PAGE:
The documentary continues with more Murray appearances, some standard, like a Comic Con presence, others weirder, like randomly joining a kickball game. One of the funnier things he has said during these unplanned appearances is “no one will ever believe you,” which is true, unless you have proof.
Murray’s random presences aren’t just only wild experiences that happen out of nowhere. There are lessons that he inadvertently teaches to these unsuspecting individuals. He is about having a good time, the documentary explains. A theme in many of Murray’s movies and himself is ‘it doesn’t matter’ it’ll all even out in the end; a ‘roll with the punches’ attitude.
Individuals who have had encounters with Murray say he connects with people on a very human level. When he shows up at a party, he’s not there to perform or show off his celebrity, he’s there to just hang out and get to know people, to create a moment that people will doubt really happened, even after it happened. He is such a famous person, but he still finds the time for people. He removes the barrier between celebrity and regular person. I’ll admit, watching this made me want to meet Bill Murray.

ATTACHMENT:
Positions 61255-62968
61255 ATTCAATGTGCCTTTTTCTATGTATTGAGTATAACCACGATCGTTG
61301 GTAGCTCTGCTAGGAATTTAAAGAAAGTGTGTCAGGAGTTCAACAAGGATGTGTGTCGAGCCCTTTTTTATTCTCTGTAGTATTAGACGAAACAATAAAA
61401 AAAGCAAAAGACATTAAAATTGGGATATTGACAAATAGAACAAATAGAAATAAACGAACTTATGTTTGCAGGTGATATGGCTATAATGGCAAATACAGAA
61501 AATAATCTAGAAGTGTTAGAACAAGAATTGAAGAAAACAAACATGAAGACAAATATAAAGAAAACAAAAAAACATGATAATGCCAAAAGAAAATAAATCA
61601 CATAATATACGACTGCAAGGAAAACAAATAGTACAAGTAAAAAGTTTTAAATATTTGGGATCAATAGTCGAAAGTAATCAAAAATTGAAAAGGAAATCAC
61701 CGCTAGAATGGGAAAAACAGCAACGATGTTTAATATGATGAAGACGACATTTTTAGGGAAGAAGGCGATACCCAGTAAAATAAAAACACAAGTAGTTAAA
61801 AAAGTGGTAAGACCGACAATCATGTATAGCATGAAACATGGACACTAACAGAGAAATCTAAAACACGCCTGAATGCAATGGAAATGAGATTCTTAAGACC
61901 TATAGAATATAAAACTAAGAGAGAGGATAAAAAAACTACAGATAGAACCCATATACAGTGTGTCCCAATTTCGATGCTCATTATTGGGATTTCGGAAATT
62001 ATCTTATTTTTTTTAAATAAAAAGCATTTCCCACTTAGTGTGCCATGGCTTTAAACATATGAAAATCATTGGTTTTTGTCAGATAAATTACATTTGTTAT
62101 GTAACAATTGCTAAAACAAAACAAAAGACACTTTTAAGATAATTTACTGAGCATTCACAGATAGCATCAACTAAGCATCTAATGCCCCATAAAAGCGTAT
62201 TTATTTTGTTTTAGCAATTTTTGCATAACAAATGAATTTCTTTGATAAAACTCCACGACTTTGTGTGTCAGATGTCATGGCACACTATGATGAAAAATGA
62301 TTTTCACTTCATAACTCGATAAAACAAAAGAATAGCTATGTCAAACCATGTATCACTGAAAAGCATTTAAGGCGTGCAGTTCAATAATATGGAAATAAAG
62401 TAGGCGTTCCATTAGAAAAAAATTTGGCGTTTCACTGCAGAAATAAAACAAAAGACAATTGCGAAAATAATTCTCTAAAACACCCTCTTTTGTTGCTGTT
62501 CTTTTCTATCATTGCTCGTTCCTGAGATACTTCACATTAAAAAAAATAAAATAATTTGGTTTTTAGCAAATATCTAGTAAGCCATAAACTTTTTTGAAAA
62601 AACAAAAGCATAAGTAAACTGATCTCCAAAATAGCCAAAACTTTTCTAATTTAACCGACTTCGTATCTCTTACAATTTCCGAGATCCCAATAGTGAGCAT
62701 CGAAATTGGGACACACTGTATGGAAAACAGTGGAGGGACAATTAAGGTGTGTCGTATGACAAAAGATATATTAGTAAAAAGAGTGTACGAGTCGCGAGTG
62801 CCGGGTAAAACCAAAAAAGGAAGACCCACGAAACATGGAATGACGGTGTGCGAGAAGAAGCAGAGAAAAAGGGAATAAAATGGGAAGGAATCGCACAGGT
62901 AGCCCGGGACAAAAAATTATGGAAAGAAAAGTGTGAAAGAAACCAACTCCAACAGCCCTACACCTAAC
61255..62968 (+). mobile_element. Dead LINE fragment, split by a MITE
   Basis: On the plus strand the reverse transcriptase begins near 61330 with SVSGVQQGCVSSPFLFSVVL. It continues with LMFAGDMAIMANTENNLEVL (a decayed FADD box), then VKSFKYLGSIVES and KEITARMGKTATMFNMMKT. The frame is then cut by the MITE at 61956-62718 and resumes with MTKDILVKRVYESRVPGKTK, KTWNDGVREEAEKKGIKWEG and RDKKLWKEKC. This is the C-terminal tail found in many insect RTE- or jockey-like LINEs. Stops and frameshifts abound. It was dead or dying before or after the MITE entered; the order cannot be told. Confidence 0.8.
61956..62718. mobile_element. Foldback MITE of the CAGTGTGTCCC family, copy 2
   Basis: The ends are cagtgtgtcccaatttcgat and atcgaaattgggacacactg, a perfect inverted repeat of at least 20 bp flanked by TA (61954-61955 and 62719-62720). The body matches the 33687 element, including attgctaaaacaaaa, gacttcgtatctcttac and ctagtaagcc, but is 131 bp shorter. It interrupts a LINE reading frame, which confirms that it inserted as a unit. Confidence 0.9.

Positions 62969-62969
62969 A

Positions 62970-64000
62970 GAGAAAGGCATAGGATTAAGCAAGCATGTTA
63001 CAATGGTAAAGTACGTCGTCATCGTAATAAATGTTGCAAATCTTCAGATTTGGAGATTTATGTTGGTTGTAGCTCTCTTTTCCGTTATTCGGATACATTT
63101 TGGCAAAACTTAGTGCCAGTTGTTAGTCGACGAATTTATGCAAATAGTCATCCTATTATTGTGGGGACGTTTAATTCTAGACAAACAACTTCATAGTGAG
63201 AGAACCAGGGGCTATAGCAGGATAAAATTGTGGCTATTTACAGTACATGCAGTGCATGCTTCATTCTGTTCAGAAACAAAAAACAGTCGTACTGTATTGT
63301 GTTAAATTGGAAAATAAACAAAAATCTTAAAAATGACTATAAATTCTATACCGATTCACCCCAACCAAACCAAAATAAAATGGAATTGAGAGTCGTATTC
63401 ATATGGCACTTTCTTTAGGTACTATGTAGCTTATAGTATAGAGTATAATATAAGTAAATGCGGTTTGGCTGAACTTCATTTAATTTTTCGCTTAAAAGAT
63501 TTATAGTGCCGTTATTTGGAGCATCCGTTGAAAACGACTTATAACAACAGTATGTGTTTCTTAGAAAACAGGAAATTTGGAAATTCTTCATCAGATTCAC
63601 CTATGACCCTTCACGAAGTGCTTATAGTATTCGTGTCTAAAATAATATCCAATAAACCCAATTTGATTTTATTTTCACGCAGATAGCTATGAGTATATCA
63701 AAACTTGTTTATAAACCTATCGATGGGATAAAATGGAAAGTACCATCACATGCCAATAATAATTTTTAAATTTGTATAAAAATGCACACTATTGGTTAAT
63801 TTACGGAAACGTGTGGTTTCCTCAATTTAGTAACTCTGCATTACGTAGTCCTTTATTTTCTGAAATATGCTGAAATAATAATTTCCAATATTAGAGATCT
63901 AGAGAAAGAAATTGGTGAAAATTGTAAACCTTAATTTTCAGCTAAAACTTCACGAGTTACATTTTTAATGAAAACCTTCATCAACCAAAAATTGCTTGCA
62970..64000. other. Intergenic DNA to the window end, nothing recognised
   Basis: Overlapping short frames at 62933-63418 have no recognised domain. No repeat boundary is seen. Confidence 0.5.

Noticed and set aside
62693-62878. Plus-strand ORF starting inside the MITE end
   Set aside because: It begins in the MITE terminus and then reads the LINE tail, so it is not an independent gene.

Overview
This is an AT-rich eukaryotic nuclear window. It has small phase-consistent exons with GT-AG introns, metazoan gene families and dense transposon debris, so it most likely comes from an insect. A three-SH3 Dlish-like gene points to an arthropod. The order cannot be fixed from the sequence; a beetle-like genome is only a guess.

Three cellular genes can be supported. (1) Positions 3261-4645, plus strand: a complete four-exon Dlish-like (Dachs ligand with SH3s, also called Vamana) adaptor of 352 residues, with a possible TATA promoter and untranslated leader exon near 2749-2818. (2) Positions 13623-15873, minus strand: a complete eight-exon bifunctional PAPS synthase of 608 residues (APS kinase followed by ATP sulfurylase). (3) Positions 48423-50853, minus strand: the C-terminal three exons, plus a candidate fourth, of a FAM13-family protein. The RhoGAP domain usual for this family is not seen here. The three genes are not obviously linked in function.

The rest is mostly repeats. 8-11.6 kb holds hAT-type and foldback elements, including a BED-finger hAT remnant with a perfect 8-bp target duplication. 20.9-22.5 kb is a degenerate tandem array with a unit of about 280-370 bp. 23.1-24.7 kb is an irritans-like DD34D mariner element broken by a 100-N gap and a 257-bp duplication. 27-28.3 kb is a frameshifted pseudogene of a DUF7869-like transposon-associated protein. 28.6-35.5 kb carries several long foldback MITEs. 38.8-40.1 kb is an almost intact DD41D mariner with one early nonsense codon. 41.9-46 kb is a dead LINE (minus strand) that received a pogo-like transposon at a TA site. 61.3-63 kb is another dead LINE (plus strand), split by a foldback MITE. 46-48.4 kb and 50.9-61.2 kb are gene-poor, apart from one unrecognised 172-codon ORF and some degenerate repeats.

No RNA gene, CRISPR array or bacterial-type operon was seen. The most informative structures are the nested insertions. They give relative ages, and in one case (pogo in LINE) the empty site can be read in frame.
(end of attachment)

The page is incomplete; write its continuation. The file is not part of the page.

This was an interesting documentary about an interesting guy. If you are a Bill Murray fan, I’d recommend it. If you’re just looking for something to watch, this is probably not for you as it airs a little on the slow side. While Bill Murray has made appearances all over the world, it made me ask the question, could Bill Murray appear right here in Windham, Maine? You never know.
Friday, February 1, 2019
By Lorraine Glowczak
I love quirky movies and I especially love the quirky Toby Maguire so I couldn’t resist watching “The Details”. Although dark comedies are not my usual go-to films, I was willing to give this Netflix movie, directed Jacob Aaron Estes, a try.